My strategy of faking the fundamentalism I grew up in backfired big time. As was pointed out in the comments, I no longer think or talk like a fundamentalist (and apparently don’t fake it very well), so I don’t think it really mattered if my theology was accurate to that type of Christian- I got caught way before people got to the actual theology part

    I have no explanation for why my Athiest entry tanked, other than that I’ve been reading a lot of Catholic literature lately and I’ve apparently started to talk like one.

    I need a third category :)

    (anyone interested can find my full post-mortem here)

    • deiseach

      You may be interested to know that your atheist answer gave me the most difficulty to decide upon; I wibbled a lot and then picked “Likely Christian” but I wasn’t at all confident in that choice.

      Probably, as you say, the baleful influence of creeping Papistry contaminating your writing style! :-)

  • Emily

    I loved both of Eve’s entries, but her atheist one resonated so much with me that I thought, “either this has to be a Christian, or I am going to feel like a jerk for making assumptions that people with my general sensibility can’t be atheists.” Honestly, I’m slightly disappointed that my assumption was right in this case!

    Also, I have to say that I found most of the Christian entries much, much harder to guess than the atheist entries this year because a) the questions had so much to do with questions of moral authority, and b) most of the Christian responses – real and fake – were explicitly written from a Catholic perspective. Issues of moral authority are VERY different in different Protestant and evangelical traditions! Several of the entries just made me wonder, “Is this really how Catholics think or is this an atheist parody?” (Most of those actually were atheist parodies, but the fact that I had to wonder speaks to the major divisions within Christianity.)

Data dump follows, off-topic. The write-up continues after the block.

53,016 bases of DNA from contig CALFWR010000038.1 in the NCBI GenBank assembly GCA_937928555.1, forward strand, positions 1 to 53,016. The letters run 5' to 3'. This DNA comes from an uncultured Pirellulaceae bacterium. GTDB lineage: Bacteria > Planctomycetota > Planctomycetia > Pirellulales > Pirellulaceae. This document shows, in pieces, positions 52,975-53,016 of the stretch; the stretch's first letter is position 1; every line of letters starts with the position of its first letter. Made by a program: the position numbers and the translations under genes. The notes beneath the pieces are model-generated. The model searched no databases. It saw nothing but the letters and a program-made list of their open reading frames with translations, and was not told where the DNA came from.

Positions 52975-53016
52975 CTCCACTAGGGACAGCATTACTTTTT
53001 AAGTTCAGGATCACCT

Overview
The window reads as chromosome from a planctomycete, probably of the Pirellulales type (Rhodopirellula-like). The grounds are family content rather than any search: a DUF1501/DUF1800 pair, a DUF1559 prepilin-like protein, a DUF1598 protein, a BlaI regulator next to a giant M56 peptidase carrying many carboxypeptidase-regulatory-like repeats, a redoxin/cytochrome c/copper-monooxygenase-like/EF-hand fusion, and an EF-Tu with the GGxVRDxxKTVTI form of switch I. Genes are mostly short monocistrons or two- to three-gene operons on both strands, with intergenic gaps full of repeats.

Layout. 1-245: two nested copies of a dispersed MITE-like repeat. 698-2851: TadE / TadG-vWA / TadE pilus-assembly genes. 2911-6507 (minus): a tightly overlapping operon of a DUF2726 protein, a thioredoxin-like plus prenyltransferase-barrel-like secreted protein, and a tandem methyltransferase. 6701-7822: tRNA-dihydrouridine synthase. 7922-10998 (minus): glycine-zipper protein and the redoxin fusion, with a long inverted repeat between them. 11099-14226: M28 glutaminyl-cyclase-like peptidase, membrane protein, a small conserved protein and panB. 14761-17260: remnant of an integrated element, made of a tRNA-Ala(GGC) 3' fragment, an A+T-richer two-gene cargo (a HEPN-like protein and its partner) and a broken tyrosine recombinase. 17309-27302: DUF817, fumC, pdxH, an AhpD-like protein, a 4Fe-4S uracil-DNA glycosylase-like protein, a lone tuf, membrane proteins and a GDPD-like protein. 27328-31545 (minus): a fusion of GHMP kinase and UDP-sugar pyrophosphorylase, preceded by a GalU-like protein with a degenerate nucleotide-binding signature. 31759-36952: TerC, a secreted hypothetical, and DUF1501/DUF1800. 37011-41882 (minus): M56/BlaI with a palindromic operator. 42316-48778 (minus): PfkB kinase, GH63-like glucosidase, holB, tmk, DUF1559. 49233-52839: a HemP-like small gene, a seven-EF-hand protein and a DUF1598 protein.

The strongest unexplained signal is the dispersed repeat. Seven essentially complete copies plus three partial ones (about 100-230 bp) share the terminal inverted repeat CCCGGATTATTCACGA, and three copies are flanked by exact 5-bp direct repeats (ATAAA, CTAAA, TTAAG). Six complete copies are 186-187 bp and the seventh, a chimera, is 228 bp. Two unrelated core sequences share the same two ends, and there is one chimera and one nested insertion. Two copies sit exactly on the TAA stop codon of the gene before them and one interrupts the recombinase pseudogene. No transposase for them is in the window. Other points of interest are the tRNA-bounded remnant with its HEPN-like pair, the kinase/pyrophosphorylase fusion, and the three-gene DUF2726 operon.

• deiseach

      If Leah does this again next year, we’ll have to either have a category “Atheist or Catholic?” or try and drag a lot more non-Catholic Christians in to give an answer :-)

  • Slow Learner

    Oh, I enjoyed writing this so much. (Guy, wrote A8 and C4).

    The atheist answers I just wrote honestly – I was a little disappointed that 30%+ of atheists thought I was a Christian shamming. I don’t know if I just have an odd approach to atheism, or the whole ‘Culture’ thing was just too weird, but I’d been hoping to hit at least 3/4 there.

    On the Christian round, however, I’m very pleased with my result – I tried to write it as I thought a version of me who had never left the Church of England would write. I don’t know if that threw off Christians at all, as I imagine many of the voters would be Catholics, but even though I’ve had more contact with evangelicals and Catholics recently, there’s really no substitute to pretending I belong to the faith of my childhood.

    Having looked at Eve’s entries, the atheist one felt very odd to me – amongst most atheists I know, AA and 12-step programs can rarely be mentioned without hostility. Many see it as cultish; so an atheist actively taking aspects of a 12-step program? Then again, as I had very little internet access while most entries were being posted, I didn’t actually vote; maybe I should have, to keep me honest about what I thought on all the entries!

  • http://last-conformer.net/ Gilbert

    I’m late to the show, but I’d like to shamelessly promote my posts on my ITT strategy and tactics.

  • http://etratio.blogspot.com Dan

    I found Eve’s reflections to be very interesting. I would seriously like to ask her more about what she said in her blog post, but can’t seem to find a way to contact her. If any one knows of a way that I could get in touch with her, I would very much appreciate it.

  • evetushnet

    eve_tushnet@yahoo.com — sorry, it’s supposed to be a link on my sidebar but now I see it’s not! THANKS.